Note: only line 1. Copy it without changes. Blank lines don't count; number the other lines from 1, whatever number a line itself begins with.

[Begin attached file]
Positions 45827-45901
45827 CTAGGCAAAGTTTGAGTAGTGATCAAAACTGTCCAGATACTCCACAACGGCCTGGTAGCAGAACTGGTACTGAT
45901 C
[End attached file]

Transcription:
Positions 45827-45901